On 12th October, the European Commission issued a report recommending that Serbia should be offered official candidate status to join the EU. The decision was long in the making, and not surprising. Serbia’s movement towards Europe began almost immediately after the resignation of President Slobodan Milosevic in 2000, when the EU declared that the nations of the western Balkans were “potential candidates” for membership. The EU had made Serbia’s candidacy conditional, however, upon its handing over the last of its war criminals to the Hague, and earlier this year, with great fanfare, Belgrade did just that. Former Bosnian Serb military leader Ratko Mladic was apprehended and extradited in May.
The European Commission’s offer, however, was an error. Not least because just two weeks before the report was released, the Serbian government banned a gay rights march scheduled to take place in Belgrade. The authorities feared a repeat of the violence seen at last year’s parade, when 5000 riot police were deployed to protect a mere 500 marchers from anti-gay rioters, who caused nearly $1.5m in damage and wounded over 100 police. Despite this violence, the march was the first successful demonstration of its type in the conservative, Orthodox Christian country.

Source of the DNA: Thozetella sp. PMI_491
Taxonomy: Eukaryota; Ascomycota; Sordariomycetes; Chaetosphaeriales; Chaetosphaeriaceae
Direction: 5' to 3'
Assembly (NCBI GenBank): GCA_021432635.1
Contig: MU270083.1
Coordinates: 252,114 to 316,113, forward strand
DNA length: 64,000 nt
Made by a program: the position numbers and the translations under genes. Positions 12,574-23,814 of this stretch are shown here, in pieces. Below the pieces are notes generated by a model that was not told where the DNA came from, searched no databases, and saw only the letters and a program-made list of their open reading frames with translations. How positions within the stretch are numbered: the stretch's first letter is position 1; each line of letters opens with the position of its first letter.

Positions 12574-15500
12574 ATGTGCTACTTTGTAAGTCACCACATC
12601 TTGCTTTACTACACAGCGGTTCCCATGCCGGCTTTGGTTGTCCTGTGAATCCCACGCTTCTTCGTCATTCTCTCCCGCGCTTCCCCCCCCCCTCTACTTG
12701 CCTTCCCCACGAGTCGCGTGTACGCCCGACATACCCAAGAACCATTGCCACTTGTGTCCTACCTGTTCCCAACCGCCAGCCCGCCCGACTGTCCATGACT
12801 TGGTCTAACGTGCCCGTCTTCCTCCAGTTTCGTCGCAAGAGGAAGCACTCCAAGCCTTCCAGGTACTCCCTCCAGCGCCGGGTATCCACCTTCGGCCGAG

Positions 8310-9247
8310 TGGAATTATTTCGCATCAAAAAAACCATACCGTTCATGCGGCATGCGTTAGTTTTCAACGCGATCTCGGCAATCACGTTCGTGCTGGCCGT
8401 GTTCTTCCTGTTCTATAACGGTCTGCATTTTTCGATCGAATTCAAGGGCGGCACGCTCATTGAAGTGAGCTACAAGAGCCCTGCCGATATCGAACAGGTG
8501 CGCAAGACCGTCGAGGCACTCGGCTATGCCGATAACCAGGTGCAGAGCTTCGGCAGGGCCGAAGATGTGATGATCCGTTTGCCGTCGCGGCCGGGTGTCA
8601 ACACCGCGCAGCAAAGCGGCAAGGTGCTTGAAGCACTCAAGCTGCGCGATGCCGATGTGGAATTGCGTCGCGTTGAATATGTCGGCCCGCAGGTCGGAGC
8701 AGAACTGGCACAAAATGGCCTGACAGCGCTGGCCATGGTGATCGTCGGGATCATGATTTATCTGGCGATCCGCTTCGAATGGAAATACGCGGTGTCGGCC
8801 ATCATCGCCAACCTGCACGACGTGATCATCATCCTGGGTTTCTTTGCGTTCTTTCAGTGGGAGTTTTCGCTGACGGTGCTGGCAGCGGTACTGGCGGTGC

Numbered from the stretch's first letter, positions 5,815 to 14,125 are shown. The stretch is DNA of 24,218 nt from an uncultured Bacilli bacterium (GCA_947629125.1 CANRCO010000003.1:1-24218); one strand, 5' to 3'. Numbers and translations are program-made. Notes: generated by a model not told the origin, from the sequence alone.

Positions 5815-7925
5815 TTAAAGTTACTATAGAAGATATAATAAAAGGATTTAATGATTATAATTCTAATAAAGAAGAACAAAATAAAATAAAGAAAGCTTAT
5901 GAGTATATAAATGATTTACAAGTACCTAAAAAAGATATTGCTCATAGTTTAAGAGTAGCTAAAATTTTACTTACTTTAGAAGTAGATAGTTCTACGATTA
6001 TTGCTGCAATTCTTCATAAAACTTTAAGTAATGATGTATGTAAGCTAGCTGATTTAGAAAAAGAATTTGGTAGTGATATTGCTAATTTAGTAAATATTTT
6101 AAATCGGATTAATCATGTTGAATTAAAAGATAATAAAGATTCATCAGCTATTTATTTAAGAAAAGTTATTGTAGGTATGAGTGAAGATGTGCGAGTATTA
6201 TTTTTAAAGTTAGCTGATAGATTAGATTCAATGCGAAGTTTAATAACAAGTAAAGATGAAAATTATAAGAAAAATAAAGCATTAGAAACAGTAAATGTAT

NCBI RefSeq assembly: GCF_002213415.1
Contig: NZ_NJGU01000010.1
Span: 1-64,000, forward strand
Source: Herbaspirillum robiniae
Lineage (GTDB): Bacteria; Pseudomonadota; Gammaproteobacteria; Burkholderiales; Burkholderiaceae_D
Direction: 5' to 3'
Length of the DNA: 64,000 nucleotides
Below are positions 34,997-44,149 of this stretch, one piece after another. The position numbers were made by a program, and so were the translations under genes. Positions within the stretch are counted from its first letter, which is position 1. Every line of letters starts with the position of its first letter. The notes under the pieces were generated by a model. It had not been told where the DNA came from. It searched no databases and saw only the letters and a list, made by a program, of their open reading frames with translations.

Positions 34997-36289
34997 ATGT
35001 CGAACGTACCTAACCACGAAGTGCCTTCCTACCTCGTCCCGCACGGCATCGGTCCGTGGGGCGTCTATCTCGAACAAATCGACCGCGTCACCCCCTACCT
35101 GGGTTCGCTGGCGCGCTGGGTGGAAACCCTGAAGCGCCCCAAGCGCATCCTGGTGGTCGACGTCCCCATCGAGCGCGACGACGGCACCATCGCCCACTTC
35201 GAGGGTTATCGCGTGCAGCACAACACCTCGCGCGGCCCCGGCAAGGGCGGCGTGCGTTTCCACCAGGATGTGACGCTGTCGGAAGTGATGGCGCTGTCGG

This year, far right nationalist groups had promised to disrupt the event again, and their threats (all too credible) put the Serbian government in a difficult position. The year before, President Boris Tadic insisted that the parade would take place and took the unprecedented step of meeting gay activists beforehand, an extremely rare move for a leader in the former Yugoslavia. He did so, however, with the EU on his back. And while Brussels pressured Belgrade to allow the parade to go ahead again, the Serbian government did not listen this time.
“I am the interior minister of Serbia, not an internal affairs commissioner for the EU,” sniffed Serbian Interior Minister Ivica Dacic on October 4. “I suppose I know the security risks in my country better than they.”
Liberal values are at the core of the EU. And the protection of minority rights is central to any liberal agenda. By granting Serbia candidate status, the EU has rewarded open defiance. In its report, the European Commission even claims…